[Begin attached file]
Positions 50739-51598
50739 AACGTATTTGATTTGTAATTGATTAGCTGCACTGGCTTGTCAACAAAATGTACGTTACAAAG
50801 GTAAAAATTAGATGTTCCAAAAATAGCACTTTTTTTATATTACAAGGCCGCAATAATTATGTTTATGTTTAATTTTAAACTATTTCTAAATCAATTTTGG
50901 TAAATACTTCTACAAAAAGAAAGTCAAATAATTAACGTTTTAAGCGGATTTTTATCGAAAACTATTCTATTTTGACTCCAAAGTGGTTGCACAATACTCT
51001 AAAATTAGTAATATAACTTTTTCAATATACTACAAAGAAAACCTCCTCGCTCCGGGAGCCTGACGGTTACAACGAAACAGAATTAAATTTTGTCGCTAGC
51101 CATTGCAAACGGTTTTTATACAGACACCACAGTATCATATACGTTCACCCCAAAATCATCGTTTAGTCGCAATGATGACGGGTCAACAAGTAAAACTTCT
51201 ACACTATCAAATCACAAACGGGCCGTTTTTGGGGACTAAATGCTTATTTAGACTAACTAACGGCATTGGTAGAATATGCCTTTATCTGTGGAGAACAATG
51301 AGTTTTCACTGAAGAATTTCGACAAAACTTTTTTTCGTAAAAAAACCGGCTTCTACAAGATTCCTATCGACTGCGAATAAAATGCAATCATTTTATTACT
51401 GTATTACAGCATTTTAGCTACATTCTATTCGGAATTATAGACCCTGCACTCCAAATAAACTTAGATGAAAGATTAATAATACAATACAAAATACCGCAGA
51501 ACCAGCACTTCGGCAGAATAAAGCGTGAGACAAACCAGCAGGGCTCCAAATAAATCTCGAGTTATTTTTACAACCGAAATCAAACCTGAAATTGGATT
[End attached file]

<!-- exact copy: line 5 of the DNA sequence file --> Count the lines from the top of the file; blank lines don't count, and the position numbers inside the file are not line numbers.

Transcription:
51001 AAAATTAGTAATATAACTTTTTCAATATACTACAAAGAAAACCTCCTCGCTCCGGGAGCCTGACGGTTACAACGAAACAGAATTAAATTTTGTCGCTAGC